Synchronization and linearity: an algebra for discrete event systems
, 2001
"... The first edition of this book was published in 1992 by Wiley (ISBN 0 471 93609 X). Since this book is now out of print, and to answer the request of several colleagues, the authors have decided to make it available freely on the Web, while retaining the copyright, for the benefit of the scientific ..."
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Cited by 248 (10 self)
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The first edition of this book was published in 1992 by Wiley (ISBN 0 471 93609 X). Since this book is now out of print, and to answer the request of several colleagues, the authors have decided to make it available freely on the Web, while retaining the copyright, for the benefit of the scientific community. Copyright Statement This electronic document is in PDF format. One needs Acrobat Reader (available freely for most platforms from the Adobe web site) to benefit from the full interactive machinery: using the package hyperref by Sebastian Rahtz, the table of contents and all LATEX crossreferences are automatically converted into clickable hyperlinks, bookmarks are generated automatically, etc.. So, do not hesitate to click on references to equation or section numbers, on items of thetableofcontents and of the index, etc.. One may freely use and print this document for one’s own purpose or even distribute it freely, but not commercially, provided it is distributed in its entirety and without modifications, including this preface and copyright statement. Any use of thecontents should be acknowledged according to the standard scientific practice. The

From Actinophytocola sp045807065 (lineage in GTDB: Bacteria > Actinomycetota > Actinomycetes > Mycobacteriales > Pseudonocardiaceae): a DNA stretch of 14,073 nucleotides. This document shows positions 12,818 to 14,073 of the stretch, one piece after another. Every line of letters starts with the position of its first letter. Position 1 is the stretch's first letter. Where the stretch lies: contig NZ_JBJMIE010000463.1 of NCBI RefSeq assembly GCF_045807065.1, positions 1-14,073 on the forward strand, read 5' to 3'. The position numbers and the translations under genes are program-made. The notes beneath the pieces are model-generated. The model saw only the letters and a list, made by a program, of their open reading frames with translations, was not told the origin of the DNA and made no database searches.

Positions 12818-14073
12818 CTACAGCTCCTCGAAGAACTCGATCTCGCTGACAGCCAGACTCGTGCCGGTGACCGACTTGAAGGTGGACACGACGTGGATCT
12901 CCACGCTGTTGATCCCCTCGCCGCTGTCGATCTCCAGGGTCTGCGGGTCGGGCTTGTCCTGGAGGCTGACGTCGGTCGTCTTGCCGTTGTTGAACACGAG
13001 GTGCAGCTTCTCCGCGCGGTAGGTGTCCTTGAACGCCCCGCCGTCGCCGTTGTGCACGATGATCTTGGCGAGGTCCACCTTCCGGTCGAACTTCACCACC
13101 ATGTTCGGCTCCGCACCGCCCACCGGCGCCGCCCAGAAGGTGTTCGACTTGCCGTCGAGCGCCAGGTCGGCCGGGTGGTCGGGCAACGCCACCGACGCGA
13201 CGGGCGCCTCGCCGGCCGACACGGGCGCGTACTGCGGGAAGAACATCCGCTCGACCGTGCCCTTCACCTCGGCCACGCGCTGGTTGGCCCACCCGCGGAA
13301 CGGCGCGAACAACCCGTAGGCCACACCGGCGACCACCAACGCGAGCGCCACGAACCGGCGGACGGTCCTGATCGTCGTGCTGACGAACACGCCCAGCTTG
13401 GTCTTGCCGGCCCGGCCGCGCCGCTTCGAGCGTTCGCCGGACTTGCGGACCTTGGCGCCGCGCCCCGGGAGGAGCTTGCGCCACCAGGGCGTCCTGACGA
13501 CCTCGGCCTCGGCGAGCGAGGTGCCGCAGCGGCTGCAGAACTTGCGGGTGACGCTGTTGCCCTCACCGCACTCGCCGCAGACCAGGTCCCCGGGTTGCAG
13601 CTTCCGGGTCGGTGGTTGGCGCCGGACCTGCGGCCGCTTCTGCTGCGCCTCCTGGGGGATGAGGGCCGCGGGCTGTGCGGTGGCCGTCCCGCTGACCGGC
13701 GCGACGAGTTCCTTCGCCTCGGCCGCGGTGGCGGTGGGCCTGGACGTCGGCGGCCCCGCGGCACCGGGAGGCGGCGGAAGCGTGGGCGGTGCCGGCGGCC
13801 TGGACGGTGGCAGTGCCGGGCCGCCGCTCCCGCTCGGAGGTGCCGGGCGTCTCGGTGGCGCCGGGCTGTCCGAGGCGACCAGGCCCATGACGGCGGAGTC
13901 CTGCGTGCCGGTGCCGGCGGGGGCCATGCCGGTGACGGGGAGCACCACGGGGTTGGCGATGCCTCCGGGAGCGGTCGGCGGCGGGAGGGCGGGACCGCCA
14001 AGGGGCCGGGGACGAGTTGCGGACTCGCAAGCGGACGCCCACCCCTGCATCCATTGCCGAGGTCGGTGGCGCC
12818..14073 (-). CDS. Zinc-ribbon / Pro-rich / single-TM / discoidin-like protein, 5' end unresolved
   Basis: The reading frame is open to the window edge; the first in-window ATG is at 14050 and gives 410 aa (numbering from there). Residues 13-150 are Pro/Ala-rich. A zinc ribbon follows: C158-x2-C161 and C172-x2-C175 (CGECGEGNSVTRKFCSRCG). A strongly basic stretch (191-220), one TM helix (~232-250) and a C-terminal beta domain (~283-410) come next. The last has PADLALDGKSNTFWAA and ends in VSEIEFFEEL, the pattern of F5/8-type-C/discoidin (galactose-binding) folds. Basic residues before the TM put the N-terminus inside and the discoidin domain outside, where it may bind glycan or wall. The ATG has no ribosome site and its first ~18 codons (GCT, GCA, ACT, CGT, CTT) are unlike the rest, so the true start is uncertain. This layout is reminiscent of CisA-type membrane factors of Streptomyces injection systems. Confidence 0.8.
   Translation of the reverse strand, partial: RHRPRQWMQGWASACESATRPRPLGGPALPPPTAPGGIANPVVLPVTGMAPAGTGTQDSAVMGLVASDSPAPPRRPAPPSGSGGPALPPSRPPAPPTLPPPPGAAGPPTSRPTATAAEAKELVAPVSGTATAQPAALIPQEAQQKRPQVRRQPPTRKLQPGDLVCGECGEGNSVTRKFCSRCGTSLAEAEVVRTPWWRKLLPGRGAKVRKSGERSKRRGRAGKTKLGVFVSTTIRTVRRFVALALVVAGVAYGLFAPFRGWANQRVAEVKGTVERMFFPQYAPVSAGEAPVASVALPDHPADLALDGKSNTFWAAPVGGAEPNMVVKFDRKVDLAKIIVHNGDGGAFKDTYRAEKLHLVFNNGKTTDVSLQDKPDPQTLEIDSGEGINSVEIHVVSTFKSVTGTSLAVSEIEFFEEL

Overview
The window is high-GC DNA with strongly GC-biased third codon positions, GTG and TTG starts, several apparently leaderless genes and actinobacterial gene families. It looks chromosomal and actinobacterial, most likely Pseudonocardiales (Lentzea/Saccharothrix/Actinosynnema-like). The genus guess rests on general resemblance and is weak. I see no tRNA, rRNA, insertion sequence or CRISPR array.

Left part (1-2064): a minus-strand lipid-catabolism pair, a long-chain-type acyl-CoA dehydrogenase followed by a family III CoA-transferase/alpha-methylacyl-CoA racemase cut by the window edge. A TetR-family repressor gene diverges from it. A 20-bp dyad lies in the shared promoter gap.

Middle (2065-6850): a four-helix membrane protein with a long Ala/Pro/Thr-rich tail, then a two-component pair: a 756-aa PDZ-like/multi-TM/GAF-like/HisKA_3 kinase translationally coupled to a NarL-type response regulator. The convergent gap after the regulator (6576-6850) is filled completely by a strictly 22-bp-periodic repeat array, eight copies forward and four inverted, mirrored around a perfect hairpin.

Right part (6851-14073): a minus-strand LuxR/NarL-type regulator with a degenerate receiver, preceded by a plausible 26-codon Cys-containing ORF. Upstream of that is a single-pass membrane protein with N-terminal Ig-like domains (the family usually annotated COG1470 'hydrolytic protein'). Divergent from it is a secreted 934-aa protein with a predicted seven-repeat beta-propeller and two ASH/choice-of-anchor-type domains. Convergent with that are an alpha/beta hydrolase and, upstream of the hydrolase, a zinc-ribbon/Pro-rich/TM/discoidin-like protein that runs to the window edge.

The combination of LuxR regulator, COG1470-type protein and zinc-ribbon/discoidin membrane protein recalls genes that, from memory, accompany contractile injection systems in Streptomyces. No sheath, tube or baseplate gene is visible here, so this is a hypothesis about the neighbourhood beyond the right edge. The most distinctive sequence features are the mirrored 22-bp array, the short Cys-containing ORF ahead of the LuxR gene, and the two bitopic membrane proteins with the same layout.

Gradient flows and geometric active contour models
 in Proc. of the 5th International Conference on Computer Vision
, 1995
"... In this paper, we analyze the geometric active contour models discussed in [6, 181 from a curve evolution point of view and propose some modifications based on gradient flows relative to certain new featurebased Riemannian metrics. This leads to a novel snake paradigm in which the feature of interes ..."
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Cited by 198 (15 self)